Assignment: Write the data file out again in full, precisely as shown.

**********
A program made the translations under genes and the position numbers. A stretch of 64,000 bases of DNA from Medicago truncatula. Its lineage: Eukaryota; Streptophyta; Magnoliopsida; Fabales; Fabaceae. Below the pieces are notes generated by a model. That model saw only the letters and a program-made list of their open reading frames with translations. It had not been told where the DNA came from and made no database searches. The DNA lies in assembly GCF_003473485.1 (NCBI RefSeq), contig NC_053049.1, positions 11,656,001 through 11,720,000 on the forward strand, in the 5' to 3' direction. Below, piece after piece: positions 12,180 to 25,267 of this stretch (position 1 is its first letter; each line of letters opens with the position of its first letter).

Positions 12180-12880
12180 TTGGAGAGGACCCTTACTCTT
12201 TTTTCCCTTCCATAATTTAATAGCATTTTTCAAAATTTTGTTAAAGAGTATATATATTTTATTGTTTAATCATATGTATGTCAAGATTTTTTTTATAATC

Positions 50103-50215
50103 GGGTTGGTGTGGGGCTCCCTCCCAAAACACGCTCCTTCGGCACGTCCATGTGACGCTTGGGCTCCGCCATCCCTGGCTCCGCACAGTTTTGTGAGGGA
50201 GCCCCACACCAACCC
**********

A program made the translations under genes and the position numbers. A stretch of 64,000 bases of DNA from Medicago truncatula. Its lineage: Eukaryota; Streptophyta; Magnoliopsida; Fabales; Fabaceae. Below the pieces are notes generated by a model. That model saw only the letters and a program-made list of their open reading frames with translations. It had not been told where the DNA came from and made no database searches. The DNA lies in assembly GCF_003473485.1 (NCBI RefSeq), contig NC_053049.1, positions 11,656,001 through 11,720,000 on the forward strand, in the 5' to 3' direction. Below, piece after piece: positions 12,180 to 25,267 of this stretch (position 1 is its first letter; each line of letters opens with the position of its first letter).

Positions 12180-12880
12180 TTGGAGAGGACCCTTACTCTT
12201 TTTTCCCTTCCATAATTTAATAGCATTTTTCAAAATTTTGTTAAAGAGTATATATATTTTATTGTTTAATCATATGTATGTCAAGATTTTTTTTATAATC

Positions 50103-50215
50103 GGGTTGGTGTGGGGCTCCCTCCCAAAACACGCTCCTTCGGCACGTCCATGTGACGCTTGGGCTCCGCCATCCCTGGCTCCGCACAGTTTTGTGAGGGA
50201 GCCCCACACCAACCC